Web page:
|By Paul J. Steinhardt et al. - http://www.nature.com/srep/2015/150313/srep09111/full/srep09111.html, CC BY 4.0, https://commons.wikimedia.org/w/index.php?curid=40522020|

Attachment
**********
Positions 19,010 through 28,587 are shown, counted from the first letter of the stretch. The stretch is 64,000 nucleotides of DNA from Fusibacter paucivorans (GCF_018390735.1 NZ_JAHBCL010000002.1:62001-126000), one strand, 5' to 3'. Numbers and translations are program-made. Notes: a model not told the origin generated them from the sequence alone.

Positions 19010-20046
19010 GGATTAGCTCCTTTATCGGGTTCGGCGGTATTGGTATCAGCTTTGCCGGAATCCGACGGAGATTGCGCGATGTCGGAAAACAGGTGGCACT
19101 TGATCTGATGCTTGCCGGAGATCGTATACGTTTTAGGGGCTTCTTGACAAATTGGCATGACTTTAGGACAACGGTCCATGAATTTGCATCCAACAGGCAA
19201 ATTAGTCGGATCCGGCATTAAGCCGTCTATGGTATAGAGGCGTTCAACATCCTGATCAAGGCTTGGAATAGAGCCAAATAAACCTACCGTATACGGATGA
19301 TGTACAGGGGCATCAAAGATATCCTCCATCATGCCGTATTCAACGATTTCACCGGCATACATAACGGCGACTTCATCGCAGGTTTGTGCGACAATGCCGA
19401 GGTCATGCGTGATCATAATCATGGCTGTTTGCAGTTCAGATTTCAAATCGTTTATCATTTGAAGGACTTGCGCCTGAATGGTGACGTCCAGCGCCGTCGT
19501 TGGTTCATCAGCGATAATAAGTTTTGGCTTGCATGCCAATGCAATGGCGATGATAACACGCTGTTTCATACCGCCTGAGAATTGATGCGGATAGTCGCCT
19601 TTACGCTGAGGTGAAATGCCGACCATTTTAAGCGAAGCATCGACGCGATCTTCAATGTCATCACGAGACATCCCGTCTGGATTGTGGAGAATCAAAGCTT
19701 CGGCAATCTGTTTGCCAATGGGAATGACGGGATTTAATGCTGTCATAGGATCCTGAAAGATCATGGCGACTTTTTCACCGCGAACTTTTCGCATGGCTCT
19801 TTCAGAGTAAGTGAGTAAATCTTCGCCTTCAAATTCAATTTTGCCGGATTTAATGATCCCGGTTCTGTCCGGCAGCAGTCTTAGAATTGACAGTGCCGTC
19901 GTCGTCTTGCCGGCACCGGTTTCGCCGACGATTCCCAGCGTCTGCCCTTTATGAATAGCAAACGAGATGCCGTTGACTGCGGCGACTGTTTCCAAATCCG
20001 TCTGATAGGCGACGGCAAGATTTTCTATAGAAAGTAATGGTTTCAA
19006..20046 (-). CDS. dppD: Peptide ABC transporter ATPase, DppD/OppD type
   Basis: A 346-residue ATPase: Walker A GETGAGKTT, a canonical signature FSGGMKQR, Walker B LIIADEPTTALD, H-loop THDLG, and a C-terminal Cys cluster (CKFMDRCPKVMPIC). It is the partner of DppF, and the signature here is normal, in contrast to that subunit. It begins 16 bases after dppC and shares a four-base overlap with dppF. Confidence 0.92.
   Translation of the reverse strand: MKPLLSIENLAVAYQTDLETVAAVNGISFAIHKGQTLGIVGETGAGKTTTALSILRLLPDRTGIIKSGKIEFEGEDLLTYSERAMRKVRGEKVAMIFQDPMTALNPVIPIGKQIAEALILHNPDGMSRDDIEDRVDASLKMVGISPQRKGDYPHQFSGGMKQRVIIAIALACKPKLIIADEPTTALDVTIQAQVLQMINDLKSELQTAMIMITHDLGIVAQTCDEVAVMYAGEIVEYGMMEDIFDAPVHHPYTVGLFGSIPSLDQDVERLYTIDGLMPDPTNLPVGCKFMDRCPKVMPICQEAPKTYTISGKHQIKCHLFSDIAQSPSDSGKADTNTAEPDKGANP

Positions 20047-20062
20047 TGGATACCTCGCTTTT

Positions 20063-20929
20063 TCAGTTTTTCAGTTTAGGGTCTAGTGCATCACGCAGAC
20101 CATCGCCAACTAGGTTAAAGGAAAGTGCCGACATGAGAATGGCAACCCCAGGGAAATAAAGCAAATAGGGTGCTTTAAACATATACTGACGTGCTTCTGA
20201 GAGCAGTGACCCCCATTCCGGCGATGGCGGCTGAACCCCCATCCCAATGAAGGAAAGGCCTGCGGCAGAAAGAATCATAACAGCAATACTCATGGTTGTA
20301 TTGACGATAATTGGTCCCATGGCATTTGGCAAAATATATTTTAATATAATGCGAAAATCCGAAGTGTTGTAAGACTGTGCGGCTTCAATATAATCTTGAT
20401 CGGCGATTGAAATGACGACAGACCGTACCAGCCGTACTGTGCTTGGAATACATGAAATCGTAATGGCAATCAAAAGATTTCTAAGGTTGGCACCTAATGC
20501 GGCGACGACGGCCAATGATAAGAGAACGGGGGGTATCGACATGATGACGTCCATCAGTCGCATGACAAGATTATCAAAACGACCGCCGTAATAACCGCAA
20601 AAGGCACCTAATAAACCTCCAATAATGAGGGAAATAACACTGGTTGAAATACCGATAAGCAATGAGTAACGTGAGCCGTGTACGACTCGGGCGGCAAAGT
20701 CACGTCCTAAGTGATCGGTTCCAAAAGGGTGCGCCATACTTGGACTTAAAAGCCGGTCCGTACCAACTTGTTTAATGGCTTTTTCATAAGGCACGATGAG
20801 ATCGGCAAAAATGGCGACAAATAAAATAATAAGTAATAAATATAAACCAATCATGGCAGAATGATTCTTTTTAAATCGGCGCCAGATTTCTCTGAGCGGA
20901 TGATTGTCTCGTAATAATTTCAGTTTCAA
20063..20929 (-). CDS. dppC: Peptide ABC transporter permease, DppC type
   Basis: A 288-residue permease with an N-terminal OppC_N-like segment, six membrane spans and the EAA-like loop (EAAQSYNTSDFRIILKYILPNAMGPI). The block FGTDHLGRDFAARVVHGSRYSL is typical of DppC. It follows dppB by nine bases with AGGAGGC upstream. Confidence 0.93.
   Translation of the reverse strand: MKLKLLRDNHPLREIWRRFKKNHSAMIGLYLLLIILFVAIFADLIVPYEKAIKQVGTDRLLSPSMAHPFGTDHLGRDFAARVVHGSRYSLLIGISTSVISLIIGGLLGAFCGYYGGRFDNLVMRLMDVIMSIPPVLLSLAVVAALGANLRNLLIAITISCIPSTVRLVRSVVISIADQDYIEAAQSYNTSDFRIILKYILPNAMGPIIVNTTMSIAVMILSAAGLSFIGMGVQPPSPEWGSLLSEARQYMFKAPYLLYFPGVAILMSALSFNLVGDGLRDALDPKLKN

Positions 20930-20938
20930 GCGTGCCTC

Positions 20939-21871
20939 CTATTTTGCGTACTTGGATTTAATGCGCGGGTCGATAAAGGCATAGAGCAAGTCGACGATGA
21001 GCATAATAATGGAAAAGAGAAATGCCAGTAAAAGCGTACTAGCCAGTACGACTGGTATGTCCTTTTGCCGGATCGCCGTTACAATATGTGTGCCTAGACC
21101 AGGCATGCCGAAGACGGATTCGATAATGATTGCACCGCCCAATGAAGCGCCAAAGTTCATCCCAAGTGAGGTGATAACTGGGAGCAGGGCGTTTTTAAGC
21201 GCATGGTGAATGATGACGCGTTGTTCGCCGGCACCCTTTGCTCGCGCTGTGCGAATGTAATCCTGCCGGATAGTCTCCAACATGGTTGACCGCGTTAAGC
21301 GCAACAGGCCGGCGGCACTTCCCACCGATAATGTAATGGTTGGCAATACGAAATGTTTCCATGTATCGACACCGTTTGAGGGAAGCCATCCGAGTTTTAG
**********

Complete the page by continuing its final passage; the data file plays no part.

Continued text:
Quasicrystals1,2, short for quasiperiodic crystals, are solids able to violate the conventional rules of crystallography because their structure is “quasiperiodic” rather than periodic; that is, their atomic density can be described by a finite sum of periodic functions with periods whose ratio is irrational. Their diffraction pattern consists of true Bragg peaks whose positions can be expressed as integer linear combinations of D integer linearly independent wavevectors where D is greater than the number of space dimensions. Among the quasicrystals made in the laboratory, many exhibit a crystallographically forbidden, three-dimensional icosahedral symmetry defined by D = 6 integer linearly independent wavevectors. See: Collisions in outer space produced an icosahedral phase in the Khatyrka meteorite never observed previously in the laboratoryBindi, L. et al. Collisions in outer space produced an icosahedral phase in the Khatyrka meteorite never observed previously in the laboratory. Sci. Rep. 6, 38117; doi: 10.1038/srep38117 (2016).